One of many buildings

    Beach Volleyball

    I love dinosaurs.  Guess other nerds do too. 
    Zac's presentation was that evening during dinner time, so we had a late afternoon meal, then planned to venture out again after he's done for some dessert or 2nd dinner, whatever strikes us. We head over to Mountain View, which has lots of restaurants, shops, bars, etc to walk around and take it all in.  We didn't stop at this ice cream/bakery, but i enjoyed this sign in the window.  

    We landed on eating at Crepevine, a family owned restaurant with a dozen or so locations around the entire Bay area.  Have I ever mentioned I LOVE crepes?  I do indeed.  An entire restaurant devoted to crepes?  Yes please. I opted for sweet crepes (surprise surprise), Zac got savory. 

    Santorini - Coconut, mascarpone, cinnamon, brown sugar, walnuts and pistachios

    "The San Francisco", of course. Salmon, capers, red onions, spinach, Dijon and dill havarti.

    Zac is awesome at his job.  Really, I'm not just saying that because I'm his wife.  The plan was he would give his presentation, should last about an hour he thought including Q&A, then he'd come back up to the room and we'd go adventuring again.  Well, 2.5 hours later, he texts he can't get away from all his fans and people wanting to talk to him, I'm tired, so I decide i'll hit the sack.  Not 30 seconds after I turn out the lights, he arrives.  I bolt up, he's like, so what's the plan, where are we going, and why are you in bed???  The evening is just beginning.  So, out we go.   

    We didn't have time earlier to go to the happening area of Palo Alto, or to Facebook HQ.   It was getting a bit late, but Palo Alto is a college town after all so surely things would be open (the area we went is right next to Stanford).  We went to Cream, dessert place that specializes in ice cream sandwiches of the gourmet variety - you can use brownies, "cronuts" or cookies for your "base", then choose from a large variety of ice cream flavors to put in the middle.  And milk shakes and other ice cream related confections are offered too.   Zac got a milkshake, and I got a chocolate salted caramel themed sandwich.  They hit the spot! 

    No idea why these guys have all this luggage, but I liked the sign. 
    Last but not least, Facebook.  It's after 10pm local time when we get there, but it's lit up enough so we get a feel for the place. The main compound was very large, and could see construction around with expansions in the future it seems. The road that circles Facebook is called "Hacker Way".....interesting.  This is a picture of the only sign on the premises, greats you at the main entrance.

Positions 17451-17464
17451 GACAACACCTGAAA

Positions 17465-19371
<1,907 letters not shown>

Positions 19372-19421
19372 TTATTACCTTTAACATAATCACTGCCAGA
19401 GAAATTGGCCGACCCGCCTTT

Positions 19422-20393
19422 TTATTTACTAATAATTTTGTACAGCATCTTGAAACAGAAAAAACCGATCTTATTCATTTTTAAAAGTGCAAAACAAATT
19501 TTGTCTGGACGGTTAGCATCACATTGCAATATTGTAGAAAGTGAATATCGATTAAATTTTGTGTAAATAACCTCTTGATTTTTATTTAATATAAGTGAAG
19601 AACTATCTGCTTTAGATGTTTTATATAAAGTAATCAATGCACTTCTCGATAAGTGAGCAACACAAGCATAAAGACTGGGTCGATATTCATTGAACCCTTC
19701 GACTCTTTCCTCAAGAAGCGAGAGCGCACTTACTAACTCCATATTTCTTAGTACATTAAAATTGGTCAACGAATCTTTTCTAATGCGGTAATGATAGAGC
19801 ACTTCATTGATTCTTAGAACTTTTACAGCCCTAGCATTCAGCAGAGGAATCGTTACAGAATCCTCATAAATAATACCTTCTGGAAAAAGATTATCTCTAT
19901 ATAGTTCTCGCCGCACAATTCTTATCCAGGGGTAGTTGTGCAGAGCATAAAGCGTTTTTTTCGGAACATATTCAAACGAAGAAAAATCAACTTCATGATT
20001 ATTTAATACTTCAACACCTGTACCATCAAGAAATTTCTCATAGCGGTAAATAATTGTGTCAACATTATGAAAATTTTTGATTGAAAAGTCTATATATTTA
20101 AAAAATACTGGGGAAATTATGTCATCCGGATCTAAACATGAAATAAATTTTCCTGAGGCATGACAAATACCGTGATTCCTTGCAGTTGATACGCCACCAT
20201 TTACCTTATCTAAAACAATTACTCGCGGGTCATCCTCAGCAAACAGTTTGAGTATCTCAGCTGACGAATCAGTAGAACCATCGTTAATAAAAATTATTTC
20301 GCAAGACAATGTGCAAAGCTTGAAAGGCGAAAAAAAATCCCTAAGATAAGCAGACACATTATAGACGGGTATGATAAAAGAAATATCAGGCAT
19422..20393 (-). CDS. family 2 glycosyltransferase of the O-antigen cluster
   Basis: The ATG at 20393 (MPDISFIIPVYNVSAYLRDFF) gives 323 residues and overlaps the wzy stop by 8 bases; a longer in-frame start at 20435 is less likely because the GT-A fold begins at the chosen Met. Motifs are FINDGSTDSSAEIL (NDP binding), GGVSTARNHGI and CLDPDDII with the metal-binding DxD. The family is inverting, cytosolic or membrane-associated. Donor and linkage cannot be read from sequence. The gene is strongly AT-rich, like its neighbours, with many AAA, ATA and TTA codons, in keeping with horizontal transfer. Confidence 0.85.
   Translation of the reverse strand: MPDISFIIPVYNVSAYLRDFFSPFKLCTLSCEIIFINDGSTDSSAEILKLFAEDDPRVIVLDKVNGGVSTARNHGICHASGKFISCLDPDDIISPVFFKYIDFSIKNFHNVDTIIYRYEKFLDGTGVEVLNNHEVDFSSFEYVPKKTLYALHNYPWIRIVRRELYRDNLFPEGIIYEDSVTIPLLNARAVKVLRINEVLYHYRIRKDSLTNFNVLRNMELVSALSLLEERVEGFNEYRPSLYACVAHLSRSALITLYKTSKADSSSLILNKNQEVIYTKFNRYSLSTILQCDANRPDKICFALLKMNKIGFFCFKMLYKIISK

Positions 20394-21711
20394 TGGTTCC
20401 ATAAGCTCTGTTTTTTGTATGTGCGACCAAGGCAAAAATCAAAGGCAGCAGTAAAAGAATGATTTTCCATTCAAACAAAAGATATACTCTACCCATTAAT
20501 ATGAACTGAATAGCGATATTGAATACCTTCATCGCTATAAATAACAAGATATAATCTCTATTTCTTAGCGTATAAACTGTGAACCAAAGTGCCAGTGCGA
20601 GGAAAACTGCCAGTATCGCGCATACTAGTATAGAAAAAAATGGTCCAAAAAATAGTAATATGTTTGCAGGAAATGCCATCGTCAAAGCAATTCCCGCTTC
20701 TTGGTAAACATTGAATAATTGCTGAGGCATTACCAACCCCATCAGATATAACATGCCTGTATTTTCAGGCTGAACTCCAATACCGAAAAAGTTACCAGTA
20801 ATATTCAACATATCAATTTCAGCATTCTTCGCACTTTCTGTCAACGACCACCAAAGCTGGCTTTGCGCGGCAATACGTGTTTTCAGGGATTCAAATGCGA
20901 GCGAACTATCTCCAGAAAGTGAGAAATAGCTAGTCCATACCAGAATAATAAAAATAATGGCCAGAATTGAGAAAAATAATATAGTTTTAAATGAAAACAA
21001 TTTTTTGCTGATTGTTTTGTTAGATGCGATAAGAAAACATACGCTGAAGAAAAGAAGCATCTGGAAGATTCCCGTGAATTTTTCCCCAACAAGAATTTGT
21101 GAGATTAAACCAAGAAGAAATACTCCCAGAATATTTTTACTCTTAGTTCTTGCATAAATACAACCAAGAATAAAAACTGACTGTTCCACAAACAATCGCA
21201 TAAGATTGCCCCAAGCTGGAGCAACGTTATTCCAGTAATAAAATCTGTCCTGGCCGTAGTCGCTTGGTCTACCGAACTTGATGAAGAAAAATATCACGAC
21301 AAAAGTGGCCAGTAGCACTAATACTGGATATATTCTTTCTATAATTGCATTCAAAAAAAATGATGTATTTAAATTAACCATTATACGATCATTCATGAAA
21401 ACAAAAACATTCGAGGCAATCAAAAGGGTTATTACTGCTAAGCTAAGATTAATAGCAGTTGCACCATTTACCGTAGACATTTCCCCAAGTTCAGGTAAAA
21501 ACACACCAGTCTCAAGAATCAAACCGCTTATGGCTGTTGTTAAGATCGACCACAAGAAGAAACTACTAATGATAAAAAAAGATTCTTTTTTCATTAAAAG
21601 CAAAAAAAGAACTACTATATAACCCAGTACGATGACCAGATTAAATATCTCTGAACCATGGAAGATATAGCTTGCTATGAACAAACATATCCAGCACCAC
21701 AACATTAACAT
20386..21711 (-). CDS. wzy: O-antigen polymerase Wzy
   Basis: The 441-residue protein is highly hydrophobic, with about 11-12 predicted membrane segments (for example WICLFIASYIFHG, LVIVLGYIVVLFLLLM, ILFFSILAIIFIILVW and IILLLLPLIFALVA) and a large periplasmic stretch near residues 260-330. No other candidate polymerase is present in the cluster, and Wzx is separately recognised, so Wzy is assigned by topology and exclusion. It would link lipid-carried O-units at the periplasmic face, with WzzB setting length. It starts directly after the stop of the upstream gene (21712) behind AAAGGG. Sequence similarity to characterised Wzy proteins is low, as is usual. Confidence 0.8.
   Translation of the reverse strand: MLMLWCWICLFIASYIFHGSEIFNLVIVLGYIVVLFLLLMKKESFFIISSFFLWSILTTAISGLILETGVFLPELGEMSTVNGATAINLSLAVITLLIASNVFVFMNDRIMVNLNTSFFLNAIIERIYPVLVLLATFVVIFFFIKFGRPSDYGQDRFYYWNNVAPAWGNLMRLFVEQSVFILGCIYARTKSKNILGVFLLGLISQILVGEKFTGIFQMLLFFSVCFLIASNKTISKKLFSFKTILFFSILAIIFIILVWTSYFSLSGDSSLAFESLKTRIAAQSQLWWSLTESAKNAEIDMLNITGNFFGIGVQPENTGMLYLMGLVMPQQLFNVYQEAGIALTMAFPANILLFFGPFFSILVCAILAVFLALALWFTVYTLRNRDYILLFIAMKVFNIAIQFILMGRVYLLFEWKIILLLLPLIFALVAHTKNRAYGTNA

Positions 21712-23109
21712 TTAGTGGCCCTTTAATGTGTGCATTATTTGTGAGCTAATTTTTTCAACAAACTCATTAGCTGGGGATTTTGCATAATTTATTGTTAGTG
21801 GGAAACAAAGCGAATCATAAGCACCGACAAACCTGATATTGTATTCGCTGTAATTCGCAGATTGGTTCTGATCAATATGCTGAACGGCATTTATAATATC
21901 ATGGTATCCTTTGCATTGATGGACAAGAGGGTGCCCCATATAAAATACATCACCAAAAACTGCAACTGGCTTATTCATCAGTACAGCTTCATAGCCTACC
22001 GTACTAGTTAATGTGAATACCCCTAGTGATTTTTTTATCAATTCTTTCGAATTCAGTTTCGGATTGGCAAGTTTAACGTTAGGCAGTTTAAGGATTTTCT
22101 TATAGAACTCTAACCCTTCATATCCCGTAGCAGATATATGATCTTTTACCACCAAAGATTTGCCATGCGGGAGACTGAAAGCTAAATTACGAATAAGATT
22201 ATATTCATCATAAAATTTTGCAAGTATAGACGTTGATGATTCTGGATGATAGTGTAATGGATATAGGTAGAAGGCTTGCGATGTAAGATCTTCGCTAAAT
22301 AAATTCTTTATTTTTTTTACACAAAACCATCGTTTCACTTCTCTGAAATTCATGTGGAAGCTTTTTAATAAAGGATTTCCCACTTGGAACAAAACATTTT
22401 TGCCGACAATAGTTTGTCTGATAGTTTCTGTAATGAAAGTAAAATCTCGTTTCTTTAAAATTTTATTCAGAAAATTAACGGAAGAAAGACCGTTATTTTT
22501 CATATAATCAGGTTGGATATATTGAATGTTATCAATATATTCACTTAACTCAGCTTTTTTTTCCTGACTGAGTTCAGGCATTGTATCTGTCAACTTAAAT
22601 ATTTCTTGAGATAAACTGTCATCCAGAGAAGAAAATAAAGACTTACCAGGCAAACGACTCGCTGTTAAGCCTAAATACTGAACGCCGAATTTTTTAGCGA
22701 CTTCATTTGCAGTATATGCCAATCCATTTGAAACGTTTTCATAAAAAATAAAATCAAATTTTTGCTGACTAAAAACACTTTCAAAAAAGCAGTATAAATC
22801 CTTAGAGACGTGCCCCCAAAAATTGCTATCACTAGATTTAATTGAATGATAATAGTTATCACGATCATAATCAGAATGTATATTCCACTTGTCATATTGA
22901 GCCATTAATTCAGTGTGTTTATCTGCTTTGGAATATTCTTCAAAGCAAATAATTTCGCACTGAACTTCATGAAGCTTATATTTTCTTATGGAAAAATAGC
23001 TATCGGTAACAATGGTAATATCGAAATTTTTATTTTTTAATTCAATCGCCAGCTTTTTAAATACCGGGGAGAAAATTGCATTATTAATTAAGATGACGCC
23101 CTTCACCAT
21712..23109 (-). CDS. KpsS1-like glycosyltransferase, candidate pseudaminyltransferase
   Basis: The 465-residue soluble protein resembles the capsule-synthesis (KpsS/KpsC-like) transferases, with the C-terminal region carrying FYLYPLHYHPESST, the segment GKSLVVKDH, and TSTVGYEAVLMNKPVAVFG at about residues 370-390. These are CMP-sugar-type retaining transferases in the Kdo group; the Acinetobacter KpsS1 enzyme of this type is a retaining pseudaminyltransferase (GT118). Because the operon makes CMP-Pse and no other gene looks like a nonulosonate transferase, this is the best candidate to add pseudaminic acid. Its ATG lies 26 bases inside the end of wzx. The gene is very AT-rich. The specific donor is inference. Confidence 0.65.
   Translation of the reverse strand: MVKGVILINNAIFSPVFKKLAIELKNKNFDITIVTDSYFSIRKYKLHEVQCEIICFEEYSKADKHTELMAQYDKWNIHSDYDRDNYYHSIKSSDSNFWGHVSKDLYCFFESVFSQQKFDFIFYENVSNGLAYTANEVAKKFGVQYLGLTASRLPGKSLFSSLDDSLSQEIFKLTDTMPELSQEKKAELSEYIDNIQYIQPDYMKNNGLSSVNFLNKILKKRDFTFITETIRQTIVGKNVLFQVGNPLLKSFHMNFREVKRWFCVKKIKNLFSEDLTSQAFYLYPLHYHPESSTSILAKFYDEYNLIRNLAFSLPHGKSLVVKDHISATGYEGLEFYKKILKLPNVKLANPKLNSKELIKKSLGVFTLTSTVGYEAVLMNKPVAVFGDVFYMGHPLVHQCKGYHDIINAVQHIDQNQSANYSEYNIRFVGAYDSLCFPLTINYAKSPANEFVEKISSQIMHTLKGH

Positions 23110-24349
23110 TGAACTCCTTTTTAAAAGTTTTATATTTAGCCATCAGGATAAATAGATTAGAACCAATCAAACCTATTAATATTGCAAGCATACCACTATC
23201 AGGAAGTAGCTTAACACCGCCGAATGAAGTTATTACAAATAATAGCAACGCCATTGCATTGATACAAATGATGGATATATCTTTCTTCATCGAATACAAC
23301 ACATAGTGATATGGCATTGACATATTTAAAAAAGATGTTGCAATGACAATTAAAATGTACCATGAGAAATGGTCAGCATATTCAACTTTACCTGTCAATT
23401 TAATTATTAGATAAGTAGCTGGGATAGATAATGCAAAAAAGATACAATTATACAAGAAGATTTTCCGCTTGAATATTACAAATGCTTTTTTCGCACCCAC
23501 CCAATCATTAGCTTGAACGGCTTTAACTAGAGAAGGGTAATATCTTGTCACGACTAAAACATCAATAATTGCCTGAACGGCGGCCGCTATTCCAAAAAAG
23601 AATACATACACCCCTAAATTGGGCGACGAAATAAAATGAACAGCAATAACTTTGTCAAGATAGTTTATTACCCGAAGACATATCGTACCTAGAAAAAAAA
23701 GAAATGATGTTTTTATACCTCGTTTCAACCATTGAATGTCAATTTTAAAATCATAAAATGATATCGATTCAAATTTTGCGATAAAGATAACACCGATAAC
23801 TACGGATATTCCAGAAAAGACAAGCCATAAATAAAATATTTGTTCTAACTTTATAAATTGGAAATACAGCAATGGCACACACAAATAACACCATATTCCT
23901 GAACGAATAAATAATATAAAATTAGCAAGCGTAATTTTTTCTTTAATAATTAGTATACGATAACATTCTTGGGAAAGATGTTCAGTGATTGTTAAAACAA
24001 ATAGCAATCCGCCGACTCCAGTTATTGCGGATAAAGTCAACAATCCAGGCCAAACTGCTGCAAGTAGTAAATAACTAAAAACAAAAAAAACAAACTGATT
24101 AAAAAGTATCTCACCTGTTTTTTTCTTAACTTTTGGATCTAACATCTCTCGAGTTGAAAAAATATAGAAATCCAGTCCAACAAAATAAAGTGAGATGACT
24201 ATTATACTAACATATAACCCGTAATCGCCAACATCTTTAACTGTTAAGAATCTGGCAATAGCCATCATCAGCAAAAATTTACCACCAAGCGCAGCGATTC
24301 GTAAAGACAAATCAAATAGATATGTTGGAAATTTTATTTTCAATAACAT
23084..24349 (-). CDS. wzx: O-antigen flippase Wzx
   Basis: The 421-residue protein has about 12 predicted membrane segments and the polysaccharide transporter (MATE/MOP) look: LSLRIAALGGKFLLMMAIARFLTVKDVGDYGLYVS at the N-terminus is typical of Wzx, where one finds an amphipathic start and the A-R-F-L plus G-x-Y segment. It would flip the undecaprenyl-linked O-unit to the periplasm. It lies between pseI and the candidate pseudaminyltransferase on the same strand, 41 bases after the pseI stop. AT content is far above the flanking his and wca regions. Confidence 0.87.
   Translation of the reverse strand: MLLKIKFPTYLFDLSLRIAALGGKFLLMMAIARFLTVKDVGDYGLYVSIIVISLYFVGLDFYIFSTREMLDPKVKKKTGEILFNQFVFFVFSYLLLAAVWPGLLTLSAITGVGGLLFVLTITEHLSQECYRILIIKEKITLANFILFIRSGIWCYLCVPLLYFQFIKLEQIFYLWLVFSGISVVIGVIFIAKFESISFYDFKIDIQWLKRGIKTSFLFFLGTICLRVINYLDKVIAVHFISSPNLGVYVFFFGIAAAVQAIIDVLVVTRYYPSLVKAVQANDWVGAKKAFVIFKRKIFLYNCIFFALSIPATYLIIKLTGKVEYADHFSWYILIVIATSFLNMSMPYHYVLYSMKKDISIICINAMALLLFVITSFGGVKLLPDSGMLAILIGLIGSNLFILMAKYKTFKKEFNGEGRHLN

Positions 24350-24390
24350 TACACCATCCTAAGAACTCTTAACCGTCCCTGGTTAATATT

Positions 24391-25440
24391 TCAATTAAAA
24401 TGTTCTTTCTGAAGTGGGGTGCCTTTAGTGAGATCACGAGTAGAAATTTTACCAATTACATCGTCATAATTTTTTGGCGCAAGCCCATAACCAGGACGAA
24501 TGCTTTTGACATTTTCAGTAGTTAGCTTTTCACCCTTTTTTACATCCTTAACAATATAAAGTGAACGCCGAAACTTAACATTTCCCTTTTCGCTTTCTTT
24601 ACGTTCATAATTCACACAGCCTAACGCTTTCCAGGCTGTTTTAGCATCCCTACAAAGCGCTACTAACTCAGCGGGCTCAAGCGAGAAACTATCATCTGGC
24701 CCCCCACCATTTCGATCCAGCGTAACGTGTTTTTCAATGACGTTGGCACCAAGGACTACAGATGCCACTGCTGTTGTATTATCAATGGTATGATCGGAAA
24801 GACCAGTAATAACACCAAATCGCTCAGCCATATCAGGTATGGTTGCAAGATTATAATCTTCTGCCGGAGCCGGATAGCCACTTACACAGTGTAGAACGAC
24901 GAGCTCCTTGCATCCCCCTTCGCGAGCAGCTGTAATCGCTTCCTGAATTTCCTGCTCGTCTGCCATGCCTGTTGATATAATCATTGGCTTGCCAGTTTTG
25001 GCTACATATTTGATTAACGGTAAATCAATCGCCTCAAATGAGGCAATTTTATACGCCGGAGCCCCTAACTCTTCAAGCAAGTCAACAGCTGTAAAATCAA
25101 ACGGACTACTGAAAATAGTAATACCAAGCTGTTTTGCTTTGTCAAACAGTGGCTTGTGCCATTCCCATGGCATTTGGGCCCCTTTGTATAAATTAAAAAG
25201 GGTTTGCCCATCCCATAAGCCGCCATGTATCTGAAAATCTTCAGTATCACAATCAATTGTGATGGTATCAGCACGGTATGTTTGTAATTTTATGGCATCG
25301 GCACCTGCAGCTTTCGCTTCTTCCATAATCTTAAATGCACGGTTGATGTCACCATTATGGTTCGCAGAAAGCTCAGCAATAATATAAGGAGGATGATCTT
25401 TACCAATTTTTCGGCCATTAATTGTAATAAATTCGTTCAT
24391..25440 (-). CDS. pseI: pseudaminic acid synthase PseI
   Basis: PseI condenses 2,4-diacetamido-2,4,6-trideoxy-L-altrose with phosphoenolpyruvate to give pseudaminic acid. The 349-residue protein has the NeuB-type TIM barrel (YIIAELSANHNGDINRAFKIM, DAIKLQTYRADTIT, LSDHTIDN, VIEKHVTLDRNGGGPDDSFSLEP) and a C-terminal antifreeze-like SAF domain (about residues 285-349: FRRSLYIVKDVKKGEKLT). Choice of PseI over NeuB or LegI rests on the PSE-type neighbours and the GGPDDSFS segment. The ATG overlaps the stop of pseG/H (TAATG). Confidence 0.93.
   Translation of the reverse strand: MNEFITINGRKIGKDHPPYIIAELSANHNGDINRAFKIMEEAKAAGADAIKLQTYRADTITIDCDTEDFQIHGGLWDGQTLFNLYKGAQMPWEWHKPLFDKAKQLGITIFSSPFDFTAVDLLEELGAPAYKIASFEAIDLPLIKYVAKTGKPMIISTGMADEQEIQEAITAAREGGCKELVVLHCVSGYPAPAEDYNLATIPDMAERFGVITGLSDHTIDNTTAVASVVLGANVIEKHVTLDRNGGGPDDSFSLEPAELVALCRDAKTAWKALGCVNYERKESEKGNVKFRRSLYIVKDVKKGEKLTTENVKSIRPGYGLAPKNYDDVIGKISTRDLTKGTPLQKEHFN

Friday morning I had some more time on my own to explore while Zac wrapped up his work business.  I wanted to drive up Highway 1 for a while -  it literally is right along the Pacific Coast = MORE OCEAN VIEWS.  I went back over to Half Moon Bay (there are very few places to cross the hills/mountains), and picked up Hwy 1 there, and headed north.  

    I stopped at a few spots, all beautiful, but Montara State Beach was breathtaking.  

    Entire field of these flowers, ocean in the background

    I'm WAY up on a cliff.

    Now my back is to the cliff.  Smart. 
    Watch for some relaxing wave sounds!

    I did not want to leave the coast!  It was almost hypnotizing to listen to the waves crashing against the rocks.  Beautiful place!! But, my other half awaits, and I planned to bring lunch back with me.  One food "celebrity" that I follow is J. Kenji L√≥pez-Alt, who recently won a James Beard Award for best cookbook The Food Lab.  He writes for Serious Eats website.  He's very much into learning about where science meets food.  Good stuff.  He opened his first restaurant recently in San Mateo, CA, and guess what, I was about to drive right through there!  The restaurant is Wursthall, a German food and beer hall.   I got everything to-go and got to the hotel just in time for checkout.  

    Deviled pastured egg, Aleppo pepper, dill, mustard

    Their signature Chicken Schnitzel Sandwich, potato salad

    Wild Boar Wurst

    We ate our very tasty German food leisurely by the pool at the hotel, then said goodbye to Silicon Valley.  Off to the Golden Gate City!  

    Tune in for my next post on more eats and adventures in San Francisco!